Dinesh Nagpal was in college, doing his undergraduate studies at Calcutta University, when he started trading.
He had just been given charge of a big responsibility. Nagpal’s father had passed away and the barely-out-of-teenage son had to manage the family’s import business in iron and steel. At office, guided by business associates and stray stock tips, Nagpal started trading and he began with IPOs.
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“In the eighties and nineties, the best stocks to buy were the ones that had regular bonus issues. Bonus issue signalled a company that was steadily growing, so it seemed like your money was secure and that there would be wealth creation,” said Nagpal. But now bonus issues aren’t seen as a great signal, in fact the stock just seen a short spurt and then settles, he added. “Bonus issue can now be seen as a way promoters try to retain control over their company, by increasing the liquidity in the stock and making it harder for third-parties to increase their holding. Also, bonus issue has lost the taxation benefit it used to have with long-term capital gains tax (LTCG) made applicable since 2018,” he said.
Nagpal traded off and on till 2005.
“In May 2006, there was a sharp correction and traders like us got a jolt,” said Nagpal. His family had decided to shut down their import business because the competition had become too intense and the margins had thinned. Therefore when the stock markets turned tumultuous that year—with rate-hike worries, rising oil prices, taxation policies and the market regulator’s crackdown on an IPO scam-it was a harsh reality check. That’s when Nagpal decided to make an earnest effort to learn technical analysis.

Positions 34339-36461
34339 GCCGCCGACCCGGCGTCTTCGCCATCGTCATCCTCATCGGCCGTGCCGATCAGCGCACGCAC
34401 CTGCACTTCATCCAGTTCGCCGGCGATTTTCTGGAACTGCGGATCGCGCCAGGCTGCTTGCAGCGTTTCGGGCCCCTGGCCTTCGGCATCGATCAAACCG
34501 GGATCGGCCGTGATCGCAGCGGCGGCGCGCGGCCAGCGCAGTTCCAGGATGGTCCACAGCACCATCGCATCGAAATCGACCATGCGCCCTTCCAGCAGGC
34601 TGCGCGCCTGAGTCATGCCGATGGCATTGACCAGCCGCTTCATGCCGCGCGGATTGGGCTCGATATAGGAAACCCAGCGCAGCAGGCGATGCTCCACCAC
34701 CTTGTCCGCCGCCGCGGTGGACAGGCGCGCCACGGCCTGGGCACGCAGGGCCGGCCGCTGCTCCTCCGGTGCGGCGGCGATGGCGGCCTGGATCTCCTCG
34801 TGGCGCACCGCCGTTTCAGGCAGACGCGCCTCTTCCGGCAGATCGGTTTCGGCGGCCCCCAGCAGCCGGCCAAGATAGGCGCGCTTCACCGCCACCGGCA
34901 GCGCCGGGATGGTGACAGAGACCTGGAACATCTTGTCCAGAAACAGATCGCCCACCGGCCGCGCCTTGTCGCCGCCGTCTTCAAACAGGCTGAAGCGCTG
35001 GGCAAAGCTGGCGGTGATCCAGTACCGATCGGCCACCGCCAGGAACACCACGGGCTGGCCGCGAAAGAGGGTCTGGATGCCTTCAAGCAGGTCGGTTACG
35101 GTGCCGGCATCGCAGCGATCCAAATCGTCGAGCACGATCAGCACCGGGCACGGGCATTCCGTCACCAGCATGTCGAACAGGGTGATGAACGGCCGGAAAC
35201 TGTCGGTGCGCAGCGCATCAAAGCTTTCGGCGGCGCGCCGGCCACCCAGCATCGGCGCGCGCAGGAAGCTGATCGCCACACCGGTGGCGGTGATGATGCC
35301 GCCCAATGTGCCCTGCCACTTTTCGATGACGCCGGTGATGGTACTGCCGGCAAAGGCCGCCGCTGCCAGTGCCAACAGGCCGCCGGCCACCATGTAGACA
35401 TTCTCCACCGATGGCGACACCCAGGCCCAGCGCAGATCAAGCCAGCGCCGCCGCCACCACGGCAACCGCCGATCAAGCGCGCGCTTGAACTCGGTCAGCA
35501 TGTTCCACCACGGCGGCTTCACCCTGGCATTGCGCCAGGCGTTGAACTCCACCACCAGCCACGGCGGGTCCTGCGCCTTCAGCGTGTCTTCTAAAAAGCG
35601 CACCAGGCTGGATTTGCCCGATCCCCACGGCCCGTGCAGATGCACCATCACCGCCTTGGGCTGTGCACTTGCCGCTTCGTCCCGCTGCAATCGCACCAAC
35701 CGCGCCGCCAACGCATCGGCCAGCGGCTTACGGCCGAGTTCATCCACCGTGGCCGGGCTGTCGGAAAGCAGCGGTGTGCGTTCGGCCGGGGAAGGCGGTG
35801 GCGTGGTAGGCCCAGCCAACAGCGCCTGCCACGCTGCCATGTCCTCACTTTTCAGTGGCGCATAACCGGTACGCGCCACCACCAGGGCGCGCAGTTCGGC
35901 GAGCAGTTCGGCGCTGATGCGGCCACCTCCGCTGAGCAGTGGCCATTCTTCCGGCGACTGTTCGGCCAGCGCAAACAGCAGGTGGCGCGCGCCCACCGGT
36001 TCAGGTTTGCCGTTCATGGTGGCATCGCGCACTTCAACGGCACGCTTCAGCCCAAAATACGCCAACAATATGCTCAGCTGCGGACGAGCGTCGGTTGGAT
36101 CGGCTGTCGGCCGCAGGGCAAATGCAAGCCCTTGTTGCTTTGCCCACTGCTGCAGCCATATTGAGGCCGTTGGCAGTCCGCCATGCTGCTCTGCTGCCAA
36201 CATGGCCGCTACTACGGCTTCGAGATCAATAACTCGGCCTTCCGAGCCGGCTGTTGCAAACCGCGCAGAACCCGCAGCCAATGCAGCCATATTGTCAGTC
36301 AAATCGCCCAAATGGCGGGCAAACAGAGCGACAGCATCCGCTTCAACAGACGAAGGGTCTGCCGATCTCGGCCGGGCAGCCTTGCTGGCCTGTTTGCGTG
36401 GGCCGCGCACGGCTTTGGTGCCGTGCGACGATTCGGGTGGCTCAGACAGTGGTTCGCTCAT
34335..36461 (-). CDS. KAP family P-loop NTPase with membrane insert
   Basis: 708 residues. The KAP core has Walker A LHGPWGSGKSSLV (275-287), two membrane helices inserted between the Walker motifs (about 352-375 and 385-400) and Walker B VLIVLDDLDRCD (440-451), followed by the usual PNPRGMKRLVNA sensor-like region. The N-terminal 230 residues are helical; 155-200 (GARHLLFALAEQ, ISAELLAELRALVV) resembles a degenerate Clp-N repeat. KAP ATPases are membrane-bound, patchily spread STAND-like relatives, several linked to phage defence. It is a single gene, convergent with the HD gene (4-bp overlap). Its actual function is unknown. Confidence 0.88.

Trading had become his bread and butter.
He started by training himself in Elliot Wave theory and then Derivative Data Open-Interest Interpretation. But nearly ten years later, he found the technical analysis that he has been most comfortable with -Harmonic Trading Patterns and Ichimoku Kinko Hyo system.
Harmonic Trading helps spot reversal of trends, and Ichimoku helps identify a trend—up, down or sideways—how long the trend will run. “In Ichimoku, the USP was that it helped me measure the speed of the move and the direction of the trend. It is a win-win for an option buyer and it doubled my confidence in trading,” said Nagpal.
Once he settled on an analysis style, Nagpal found that there was a bigger challenge, in managing emotions.
“In trading, you are tracking profit and loss minute to minute. There are traders who don’t sleep at night and are tracking Singapore Exchange till 11.30 pm and Dow (Jones Industrial Average Index) till 2 am and then get up in the morning at 7 am and track Singapore Nifty again. You are constantly tracking this (it is hard to pull away),” he said.
“When you book profits, the sensible thing is to step aside, take a day with your family or go for a vacation. But dopamine, which is called the molecule of more, pushes the person to latch on to another trade. The person is now feeling invincible and that’s when he/she becomes careless and does not do proper risk management,” he added.
According to him, that’s why most traders’ profit and loss screen resembles a wave -profit in three trades, then loss in the next three or a loss that wipes out a significant part of the profit made.
Take a break
His first rule is that, if you have booked better than expected profits, then take a break. “Enjoy the break because you are not in a position to take good decisions because you are basking in an aura of invincibility,” said Nagpal.